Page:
the blessing and curse of cck is the ability to quickly create very complex node types within drupal. it doesn't take very long before the input form for a complex node type has become unmanageably long, requiring your user to do a lot of scrolling to get to the bottom of the form. the obvious solution is to break your form into multiple pages, but there is no easy way to do this. there do exist two proposed solutions to this, the cck wizard module and a drupal handbook entry. however, the well-intentioned cck wizard module doesn't seem to work, and the example code in the drupal handbook becomes tedious to repeat for each content type. to fill the void, i bring you cck witch
cck witch is based on the same premise as the handbook entry : the most natural way to divide a cck form into pages is to use field groups. from there, however, cck witch diverges, taking a relatively lazy, yet effective approach to the problem of multi page forms: on every page we render the entire form, but then simply hide the fields and errors that do not belong to the current step. it also offers an additional feature : when the form is complete and the node is rendered, an individual edit link is provided for each step - allowing the user to update the information only for a particular page in the form, without having to step through the entire wizard again.
if you've now read enough to be curious to see the goods, then please, be my guest and skip straight to the live demo.
using the term "content management system" to describe the drupal cms understates it's full potential. i prefer to consider drupal a web-application development-system, particularly suitable for content-heavy projects.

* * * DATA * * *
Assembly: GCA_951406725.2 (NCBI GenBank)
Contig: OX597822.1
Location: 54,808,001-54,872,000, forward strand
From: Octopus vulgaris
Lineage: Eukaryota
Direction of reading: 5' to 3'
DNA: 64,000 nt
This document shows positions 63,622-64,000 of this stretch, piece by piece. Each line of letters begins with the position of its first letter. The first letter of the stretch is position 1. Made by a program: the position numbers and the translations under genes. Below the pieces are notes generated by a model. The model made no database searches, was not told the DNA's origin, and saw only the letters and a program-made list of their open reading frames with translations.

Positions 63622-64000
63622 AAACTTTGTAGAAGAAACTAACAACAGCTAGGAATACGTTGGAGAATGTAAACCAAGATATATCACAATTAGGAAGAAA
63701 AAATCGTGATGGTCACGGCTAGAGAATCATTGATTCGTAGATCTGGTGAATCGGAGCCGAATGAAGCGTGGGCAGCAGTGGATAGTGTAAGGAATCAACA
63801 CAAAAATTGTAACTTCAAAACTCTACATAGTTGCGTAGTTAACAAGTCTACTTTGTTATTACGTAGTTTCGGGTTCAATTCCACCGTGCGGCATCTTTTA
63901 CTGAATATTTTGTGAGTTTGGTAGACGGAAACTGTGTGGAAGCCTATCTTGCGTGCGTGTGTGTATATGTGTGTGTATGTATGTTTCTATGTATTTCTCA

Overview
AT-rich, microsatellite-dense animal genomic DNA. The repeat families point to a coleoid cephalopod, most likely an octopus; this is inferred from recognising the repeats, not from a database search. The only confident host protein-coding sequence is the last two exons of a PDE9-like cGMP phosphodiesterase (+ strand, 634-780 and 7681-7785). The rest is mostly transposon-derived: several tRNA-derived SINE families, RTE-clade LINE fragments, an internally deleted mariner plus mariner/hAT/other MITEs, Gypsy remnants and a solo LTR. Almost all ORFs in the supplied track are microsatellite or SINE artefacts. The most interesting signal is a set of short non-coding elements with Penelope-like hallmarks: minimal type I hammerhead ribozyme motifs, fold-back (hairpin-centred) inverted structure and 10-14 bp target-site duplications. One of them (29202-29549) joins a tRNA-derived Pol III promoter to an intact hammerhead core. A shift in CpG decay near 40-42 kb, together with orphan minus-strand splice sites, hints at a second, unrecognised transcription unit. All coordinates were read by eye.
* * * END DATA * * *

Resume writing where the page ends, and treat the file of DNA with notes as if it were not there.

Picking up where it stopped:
what are the fantastic four?
drupal's application development potential is provided in large-part by a set of "core" modules that dovetail to provide an application platform that other modules and applications build on. these modules have become a de-facto standard: drupal's fantastic four. our superheros are cck, views, panels and cck field types and widgets. if you are considering using drupal to build a website of any sophistication, you can't overlook these.
previously, we discussed implementing all of the node hooks for CCK content types except
hook_access. unfortunately, there is no
access op for
hook_nodeapi. adding this to drupal core is the topic of much discussion on drupal.org. so far a resolution to the issue has failed to be included in drupal 5 and drupal 6, and is now on deck for consideration in drupal 7.
this is a complicated issue, and the experts are debating with good cause. in the meantime though, if you need to move on, here's what you can do.
a common path followed by advanced drupal developers using cck is the following
- create a content type using cck
- create a supporting custom module to handle advanced customizations. typically, the module is given the same name as the content type
in this custom module, developers then attempt to implement standard drupal hooks like
hook_submit. much confusion then arises as to why the drupal hook is not firing for the cck content type.
the reason is the following.
hook_view only fire for the module that owns the content type. for cck content types, the module that owns the content type is
content (e.g. cck) not your supporting custom module. therefore, drupal leaves your supporting custom module totally out of the loop!